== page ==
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If you’ve ever been nailed by a credit card late-payment fee, had your interest rate raised unfairly, or otherwise suffered at the hand of your credit card company, relief may be in store… provided new rules proposed by the Federal Trade Commission are enacted.
Five major protections offered by the FTC Act
- Banks would be prohibited from increasing the rate on a pre-existing credit card balance (except under limited circumstances) and must allow the consumer to pay off that balance over a reasonable period of time.
- Banks would be prohibited from applying payments in excess of the minimum in a manner that maximizes interest charges.
- Banks would be required to give consumers the full benefit of discounted promotional rates on credit cards by applying payments in excess of the minimum to any higher-rate balances first, and by providing a grace period for purchases where the consumer is otherwise eligible.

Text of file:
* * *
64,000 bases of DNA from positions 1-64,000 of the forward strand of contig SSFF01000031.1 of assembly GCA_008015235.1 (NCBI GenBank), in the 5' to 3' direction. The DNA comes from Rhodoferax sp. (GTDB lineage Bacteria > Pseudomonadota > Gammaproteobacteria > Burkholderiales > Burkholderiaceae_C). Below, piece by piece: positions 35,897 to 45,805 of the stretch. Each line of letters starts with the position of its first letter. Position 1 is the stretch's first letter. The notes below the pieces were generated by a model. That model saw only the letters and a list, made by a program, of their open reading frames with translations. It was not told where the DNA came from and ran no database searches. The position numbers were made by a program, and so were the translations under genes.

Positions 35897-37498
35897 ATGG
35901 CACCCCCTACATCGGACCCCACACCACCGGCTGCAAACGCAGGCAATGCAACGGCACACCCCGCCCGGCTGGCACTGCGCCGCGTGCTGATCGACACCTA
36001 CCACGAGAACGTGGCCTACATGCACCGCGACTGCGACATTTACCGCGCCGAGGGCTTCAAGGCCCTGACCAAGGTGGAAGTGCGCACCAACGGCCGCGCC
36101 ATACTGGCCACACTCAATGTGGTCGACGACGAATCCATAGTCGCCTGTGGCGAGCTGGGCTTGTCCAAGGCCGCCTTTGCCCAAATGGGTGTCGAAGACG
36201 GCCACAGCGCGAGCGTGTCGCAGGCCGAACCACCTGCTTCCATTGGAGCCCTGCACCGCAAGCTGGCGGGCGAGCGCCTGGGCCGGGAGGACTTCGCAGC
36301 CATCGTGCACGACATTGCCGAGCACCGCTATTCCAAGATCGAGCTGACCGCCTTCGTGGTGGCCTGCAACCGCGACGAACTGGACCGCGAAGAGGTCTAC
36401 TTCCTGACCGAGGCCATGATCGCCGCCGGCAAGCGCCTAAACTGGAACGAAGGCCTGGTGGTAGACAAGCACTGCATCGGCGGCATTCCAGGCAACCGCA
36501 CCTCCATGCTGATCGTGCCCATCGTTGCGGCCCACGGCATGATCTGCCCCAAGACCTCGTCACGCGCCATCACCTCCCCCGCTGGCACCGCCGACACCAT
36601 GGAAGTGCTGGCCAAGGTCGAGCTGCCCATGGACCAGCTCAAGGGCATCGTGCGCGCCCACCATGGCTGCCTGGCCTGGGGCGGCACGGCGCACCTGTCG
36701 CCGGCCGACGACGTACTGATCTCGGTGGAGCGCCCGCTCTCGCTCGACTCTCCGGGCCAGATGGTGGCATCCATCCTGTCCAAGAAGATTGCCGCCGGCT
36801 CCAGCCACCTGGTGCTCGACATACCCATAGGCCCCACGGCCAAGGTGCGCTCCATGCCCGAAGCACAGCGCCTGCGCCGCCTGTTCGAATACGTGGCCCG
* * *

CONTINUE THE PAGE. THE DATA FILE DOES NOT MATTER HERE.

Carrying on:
- Banks would be prohibited from imposing interest charges using the “two-cycle” method, which computes interest on balances on days in billing cycles preceding the most recent billing cycle.
- Banks would be required to provide consumers a reasonable amount of time to make payments.
In short, these changes are good for the consumer but bad for the credit card companies, and as such, credit card companies are lobbying heavily for these rules not to be enacted. If you’d like to see these proposed changes become permanent, you can write to: Board of Governors of the Federal Reserve System, 20th Street and Constitution Avenue NW, Washington, DC 20551.
If you’re feeling slightly more adventurous, you can call the FTC at (202) 326-2222, try e-mailing them at ConsumerHelp@FederalReserve.gov or use the e-mail form at USA.gov, selecting “Consumer Protection” as your message’s category. In fact, the FTC’s entire organizational directory can be downloaded from http://www.ftc.gov/ftc/orgdirectory.pdf, so if you really want credit card changes, you could always call everyone.